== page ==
How Can Sensory Processing Disorder? Essay

1625 Words Dec 13th, 2016 7 Pages
Its 6am; the alarm goes off. This time Jack doesn’t scream or cover his ears. The once familiar feeling of each sound wave as they hit the sides of his skull; the agonizing echo bouncing in his head is gone. To many, noting this absence in response seems extreme; perhaps an exaggeration or overly dramatic. But to Jack it’s a moment he never understood before. To him, it’s the moment of knowing of what it feels like to be “normal”; even if it’s just for this one time. Reaching this monumental moment took years of commitment and therapy to help him cope with his sensitivity to sensory inputs. Jack has Sensory Processing Disorder, a complex neurological condition that often leaves individuals feeling overwhelmed by sensory stimuli.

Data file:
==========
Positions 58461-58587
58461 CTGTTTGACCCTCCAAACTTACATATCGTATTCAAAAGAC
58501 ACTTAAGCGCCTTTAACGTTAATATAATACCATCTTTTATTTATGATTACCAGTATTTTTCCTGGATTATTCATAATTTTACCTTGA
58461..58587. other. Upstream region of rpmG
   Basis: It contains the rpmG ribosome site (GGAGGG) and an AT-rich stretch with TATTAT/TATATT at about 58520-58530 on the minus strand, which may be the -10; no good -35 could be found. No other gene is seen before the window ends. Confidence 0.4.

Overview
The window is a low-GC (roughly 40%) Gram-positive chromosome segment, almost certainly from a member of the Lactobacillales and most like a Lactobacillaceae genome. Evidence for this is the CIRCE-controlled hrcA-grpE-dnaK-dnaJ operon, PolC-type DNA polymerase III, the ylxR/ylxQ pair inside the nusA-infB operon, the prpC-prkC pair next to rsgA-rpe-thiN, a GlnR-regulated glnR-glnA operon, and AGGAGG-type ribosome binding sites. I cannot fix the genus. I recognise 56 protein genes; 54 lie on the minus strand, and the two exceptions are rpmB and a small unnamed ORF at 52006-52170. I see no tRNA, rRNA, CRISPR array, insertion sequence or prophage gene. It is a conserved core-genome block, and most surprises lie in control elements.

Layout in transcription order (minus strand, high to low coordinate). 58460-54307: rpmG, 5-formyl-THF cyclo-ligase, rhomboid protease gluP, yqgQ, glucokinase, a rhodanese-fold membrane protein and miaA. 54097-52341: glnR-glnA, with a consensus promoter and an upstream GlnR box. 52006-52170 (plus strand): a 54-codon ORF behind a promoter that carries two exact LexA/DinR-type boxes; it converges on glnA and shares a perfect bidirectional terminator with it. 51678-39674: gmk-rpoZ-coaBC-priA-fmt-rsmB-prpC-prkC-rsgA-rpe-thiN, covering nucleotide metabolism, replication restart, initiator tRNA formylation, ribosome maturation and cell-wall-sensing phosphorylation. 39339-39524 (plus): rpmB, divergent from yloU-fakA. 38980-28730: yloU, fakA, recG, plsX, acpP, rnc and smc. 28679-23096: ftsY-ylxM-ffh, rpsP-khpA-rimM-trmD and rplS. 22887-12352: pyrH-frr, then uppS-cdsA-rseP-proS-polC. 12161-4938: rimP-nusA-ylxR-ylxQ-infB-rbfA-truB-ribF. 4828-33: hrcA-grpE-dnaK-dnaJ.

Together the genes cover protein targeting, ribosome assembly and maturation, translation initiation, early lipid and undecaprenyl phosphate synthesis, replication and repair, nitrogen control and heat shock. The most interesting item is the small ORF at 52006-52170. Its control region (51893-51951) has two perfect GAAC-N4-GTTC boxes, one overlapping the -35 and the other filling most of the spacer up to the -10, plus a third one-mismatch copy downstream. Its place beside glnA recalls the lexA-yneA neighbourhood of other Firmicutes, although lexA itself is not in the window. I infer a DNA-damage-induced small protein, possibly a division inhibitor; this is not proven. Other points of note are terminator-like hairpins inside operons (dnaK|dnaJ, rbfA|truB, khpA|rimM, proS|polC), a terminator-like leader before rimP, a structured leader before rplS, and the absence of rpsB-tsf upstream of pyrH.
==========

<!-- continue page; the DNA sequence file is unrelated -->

In the past, little time and money was spent on studying this disorder, but recently this has changed. With the increase in neuroatypical diagnosis amongst children, neurologists have begun to look at this problem more closely in hopes of gaining a better understanding about its biological basis as well as effective ways of reaching these individuals. For years it was believed that the best route in treating people with sensory integration and neuroatypical disorders was in the form of Sensory Integration Therapy, which is based on Dr. A. Jean Ayres’ theory of Sensory Integration. But more recently there has been some debate about the actual effectiveness of this approach. This difference of opinion led doctors and therapist to look at more viable…

Related Documents